CEO of the New Zealand Institute of Management and Leadership.
If we have learnt anything from the recent government elections, it is that credibility and experience matter.
Even when you think you are doing and saying the right things, you will be challenged at the first hurdle to prove that you are credible.
A similar ‘credibility dilemma’ is faced by many young people as they enter the workforce.
To be successful, we are asking our young people to prove themselves: to be seen as credible by behaving as if they have experience, long before they have had the opportunity to build expertise in their field.
We often ask our experienced leaders to prove their credibility and ‘hit the ground running’, but should we be asking the same of our fledglings?
Taking the recent election as an example (and without making a judgment on any political party), we have seen a ‘fledgling’ asked to prove their credibility far beyond other party leaders, simply because of years in the job. (Maybe in politics there are no other measures?)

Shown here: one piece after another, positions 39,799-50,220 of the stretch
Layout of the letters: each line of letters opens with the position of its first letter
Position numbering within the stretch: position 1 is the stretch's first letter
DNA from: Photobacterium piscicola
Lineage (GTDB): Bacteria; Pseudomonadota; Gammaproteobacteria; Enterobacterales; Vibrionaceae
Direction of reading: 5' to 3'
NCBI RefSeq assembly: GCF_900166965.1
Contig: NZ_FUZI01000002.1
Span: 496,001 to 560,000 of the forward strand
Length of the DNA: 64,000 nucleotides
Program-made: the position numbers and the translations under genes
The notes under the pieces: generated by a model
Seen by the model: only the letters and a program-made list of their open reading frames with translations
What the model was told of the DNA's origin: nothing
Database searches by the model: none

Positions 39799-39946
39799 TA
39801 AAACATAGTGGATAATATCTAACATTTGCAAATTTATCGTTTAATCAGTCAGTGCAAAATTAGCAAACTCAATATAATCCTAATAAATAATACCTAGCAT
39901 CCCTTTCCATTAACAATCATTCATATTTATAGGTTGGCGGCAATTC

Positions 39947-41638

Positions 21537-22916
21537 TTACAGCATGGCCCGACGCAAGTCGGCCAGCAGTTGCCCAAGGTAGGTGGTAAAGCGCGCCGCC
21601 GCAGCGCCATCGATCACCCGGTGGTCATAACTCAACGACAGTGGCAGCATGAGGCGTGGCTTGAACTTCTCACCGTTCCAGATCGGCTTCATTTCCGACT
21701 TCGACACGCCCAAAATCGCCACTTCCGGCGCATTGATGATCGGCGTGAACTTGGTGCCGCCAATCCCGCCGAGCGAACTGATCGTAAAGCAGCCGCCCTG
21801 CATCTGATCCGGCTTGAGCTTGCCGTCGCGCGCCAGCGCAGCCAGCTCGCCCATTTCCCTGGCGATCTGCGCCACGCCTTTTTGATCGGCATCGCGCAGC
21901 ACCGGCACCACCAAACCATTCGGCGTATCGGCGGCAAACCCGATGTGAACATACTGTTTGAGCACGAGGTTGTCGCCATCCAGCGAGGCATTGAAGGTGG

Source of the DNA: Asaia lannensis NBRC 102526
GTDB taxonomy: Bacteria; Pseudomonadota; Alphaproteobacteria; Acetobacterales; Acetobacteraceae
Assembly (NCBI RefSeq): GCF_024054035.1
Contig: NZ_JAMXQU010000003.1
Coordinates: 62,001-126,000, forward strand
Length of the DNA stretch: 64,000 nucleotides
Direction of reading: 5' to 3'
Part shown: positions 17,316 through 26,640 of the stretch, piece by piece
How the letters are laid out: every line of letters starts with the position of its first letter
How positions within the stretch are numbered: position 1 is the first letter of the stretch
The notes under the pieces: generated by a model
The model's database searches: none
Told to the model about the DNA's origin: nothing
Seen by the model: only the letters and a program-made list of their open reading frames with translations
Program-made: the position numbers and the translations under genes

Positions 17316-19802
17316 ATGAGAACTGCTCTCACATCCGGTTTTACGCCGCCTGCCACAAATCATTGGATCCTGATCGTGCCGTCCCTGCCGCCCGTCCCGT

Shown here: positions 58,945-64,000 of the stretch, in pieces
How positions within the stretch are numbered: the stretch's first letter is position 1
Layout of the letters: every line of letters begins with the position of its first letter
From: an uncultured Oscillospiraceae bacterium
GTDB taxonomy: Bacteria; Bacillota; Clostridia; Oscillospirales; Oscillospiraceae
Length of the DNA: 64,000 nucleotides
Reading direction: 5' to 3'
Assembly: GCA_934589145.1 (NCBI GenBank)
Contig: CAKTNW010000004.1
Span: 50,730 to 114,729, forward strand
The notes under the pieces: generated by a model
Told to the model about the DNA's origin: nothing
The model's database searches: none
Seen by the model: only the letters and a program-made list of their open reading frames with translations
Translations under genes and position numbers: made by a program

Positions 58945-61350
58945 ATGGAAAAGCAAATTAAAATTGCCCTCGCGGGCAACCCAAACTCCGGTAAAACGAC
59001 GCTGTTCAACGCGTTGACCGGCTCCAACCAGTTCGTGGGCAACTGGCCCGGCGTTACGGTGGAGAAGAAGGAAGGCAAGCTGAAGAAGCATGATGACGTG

If, as experienced current leaders it is our job to encourage and lead the next generation, and if we ever wish to retire,we must inevitably hand over the reins to others who have yet to prove themselves.
Given our present showing in this area, we may have to demonstrate greater commitment, and even include youth succession in our plans for diversity, along with other goals such as ethnicity.
There is a great initiative from a Strategic Insights Panel, sponsored by ASB and KPMG, which identified our shortage of skilled workers and a rapidly changing employment environment, and is prompting New Zealand businesses to take action and declare that they are willing to recruit people with no formal qualifications.
To date, more than 100 companies have stepped up and signed an open letter saying that tertiary qualifications are not required for a range of skilled roles in their workplaces.
They are focusing on assessing the skills, attitudes, motivation and adaptability of candidates.
Proving you are credible and have a work ethic that responds to the demands of a pressured environment may get our youth leaders in roles that would not have been an option in recent years.
Being involved in the community, playing sport or joining the drama club could be a pathway to demonstrating your capability when it comes to sticking at a task and supporting others in your team, so when a future employer asks about your credibility, you have the means to prove it.